CILLS Participants Hit the Airwaves with ESU’s WESS Radio
Before hitting the airwaves on East Stroudsburg University’s 90.3 WESS radio December 6, disc jockeys Ronald Nagel and Donald Laudenslager made sure they were prepared.
The students, who are part of ESU’s Career, Independent Living & Learning Studies (CILLS) program, had worked with CILLS paraeducator Dylan Doran to choose a dozen songs by rock groups such as Green Day, Imagine Dragons and Fallout Boy to play on air.
They combed through potential music for foul language, which could result in hefty fines for the non-commercial radio station from the Federal Communications Commission. Nagel and Laudenslager worked with Doran to write introductions to each of the songs.
So when the big day came, they were ready.
Jill Deiley, WESS station manager and an ESU junior communication major, said Nagel and Laudenslager did such a good job on their first show, she expects them to appear weekly this semester.
“They did great,” Deiley said. “They were probably among our most prepared DJs for their first show. They spent a lot of time planning their playlist and organizing stories for the show.”
Doran, who lived with Nagel and Laudenslager for two years as a house mentor before graduating from ESU last May with a bachelor’s degree in rehabilitative and human services, said he worked the control boards during the radio show but the newly minted DJs did the rest.
“They were really excited,” Doran said. “They walked out of the station with huge smiles on their faces. They were telling everybody they had just finished their first show.”
He gets no argument from Nagel and Laudenslager.
“The first show went really well,” Nagel said. “We’ve done a lot of good music so far.”
“It’s awesome,” agreed Laudenslager.
The three-year CILLS program at ESU allows participants with intellectual disabilities to be integrated into the ESU campus community, which includes joining college activities alongside ESU students while taking courses that help them learn practical skills in independent living. That includes such tools as money management as well as skills for jobs.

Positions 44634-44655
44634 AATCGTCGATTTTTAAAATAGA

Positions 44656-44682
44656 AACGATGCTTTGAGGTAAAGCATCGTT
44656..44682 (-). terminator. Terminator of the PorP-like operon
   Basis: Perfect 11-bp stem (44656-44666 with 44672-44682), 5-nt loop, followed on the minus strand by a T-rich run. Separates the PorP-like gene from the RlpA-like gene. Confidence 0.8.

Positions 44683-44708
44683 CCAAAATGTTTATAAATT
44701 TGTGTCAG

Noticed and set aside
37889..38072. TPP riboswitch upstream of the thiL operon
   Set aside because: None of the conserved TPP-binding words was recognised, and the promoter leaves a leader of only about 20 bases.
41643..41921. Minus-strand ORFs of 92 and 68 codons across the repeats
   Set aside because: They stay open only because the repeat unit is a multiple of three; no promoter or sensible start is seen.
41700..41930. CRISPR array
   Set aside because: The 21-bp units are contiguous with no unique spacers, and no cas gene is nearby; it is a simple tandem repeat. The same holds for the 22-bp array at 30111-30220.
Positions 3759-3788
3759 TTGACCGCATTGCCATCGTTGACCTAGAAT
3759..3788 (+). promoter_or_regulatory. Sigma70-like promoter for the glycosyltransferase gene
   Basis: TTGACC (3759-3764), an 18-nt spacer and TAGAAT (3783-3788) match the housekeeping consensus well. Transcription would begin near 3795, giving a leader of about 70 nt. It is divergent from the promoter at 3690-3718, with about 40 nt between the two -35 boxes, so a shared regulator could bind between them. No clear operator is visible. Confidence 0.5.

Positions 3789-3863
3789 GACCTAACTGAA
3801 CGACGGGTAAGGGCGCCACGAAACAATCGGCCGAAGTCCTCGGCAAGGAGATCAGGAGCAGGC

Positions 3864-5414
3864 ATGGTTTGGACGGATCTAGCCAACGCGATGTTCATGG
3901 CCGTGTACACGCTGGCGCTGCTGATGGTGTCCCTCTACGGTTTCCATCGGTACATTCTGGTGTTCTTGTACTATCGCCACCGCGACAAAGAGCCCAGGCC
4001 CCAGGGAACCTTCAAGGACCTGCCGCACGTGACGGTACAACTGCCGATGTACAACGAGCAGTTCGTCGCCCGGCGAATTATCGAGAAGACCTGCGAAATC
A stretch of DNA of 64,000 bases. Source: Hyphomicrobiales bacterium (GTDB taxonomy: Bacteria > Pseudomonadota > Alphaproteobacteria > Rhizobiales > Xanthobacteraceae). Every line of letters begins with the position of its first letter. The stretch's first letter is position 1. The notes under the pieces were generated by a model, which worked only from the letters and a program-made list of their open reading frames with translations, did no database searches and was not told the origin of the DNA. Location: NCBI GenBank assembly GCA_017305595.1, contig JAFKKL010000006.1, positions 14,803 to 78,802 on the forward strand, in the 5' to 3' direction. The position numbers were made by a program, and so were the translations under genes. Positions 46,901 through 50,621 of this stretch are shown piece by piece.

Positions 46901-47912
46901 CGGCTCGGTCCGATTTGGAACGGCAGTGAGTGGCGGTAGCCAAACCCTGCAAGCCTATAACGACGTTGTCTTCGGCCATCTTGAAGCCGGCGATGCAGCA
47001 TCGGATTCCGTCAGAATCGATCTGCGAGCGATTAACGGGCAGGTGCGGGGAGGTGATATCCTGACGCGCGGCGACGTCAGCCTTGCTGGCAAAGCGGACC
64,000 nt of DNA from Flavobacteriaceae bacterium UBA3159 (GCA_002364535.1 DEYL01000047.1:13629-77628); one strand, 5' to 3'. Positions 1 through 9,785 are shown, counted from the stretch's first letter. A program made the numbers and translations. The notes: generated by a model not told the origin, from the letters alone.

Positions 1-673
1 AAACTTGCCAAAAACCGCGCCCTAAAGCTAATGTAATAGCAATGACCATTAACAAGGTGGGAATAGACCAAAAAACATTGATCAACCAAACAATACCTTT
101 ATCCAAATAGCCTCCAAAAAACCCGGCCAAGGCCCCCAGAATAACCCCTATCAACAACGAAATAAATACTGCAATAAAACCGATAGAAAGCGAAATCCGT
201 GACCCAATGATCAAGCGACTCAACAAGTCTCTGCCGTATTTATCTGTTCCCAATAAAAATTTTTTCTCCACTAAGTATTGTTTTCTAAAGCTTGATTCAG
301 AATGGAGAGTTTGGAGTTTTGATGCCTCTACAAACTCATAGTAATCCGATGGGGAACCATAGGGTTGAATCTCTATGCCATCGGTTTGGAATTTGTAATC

CILLS is not a degree program, but rather, participants graduate with a certificate. It is operated through the College of Education’s Department of Special Education and Rehabilitation. ESU students in that department get hands-on experience working with CILLS participants, helping them with classes and socializing with them.
Along with other CILLS participants, Nagel started attending weekly radio station meetings in 2015-2016. He was soon working with station staff doing the behind-the-scenes tasks, such as organizing and putting away CDs and records for the DJs. Among other job skills, he learned the importance of punctuality.
“You have to make sure you are on time,” he said. “You can’t be late.”
Nagel delved right into the radio station culture, hanging out with ESU students there and helping out. Last fall, Laudenslager joined him and the volunteer work turned into an internship for both of them.
Seeing their commitment, Deiley started working toward getting them on the air.
She arranged for the pair plus Doran to take the station’s mandatory exam on the WESS manual before they could become DJs. They all passed and started to shadow DJ Taylor Drew, an ESU senior, and others to see how it’s done.
“We’re really happy they’re an addition to our staff,” said radio station adviser Robert McKenzie, Ph.D., who is also professor and chair of communication at ESU. “We’re always trying to reach new heights with our diversity in terms of the background of our members. This is just one more example of the wide appeal of the radio station to give CILLS participants a place there as well.”
That’s exactly the kind of inclusion that has made the university’s CILLS program increasingly popular, according to Terry Barry, Ed.D., dean of the College of Education.
“We’re looking for the CILLS participants to have authentic experiences and this is just one example,” Barry said. “They can not only play music but they understand the workings that go on behind the scenes when producing shows and writing scripts and so forth.”
After graduating with his CILLS certificate this spring, Nagel has lined up an internship at Villanova University’s radio station through the Villanova CILLS program.
Meanwhile, he and Laudenslager are looking forward to more airtime this spring. Of CILLS, Nagel said: “It’s really a great program.”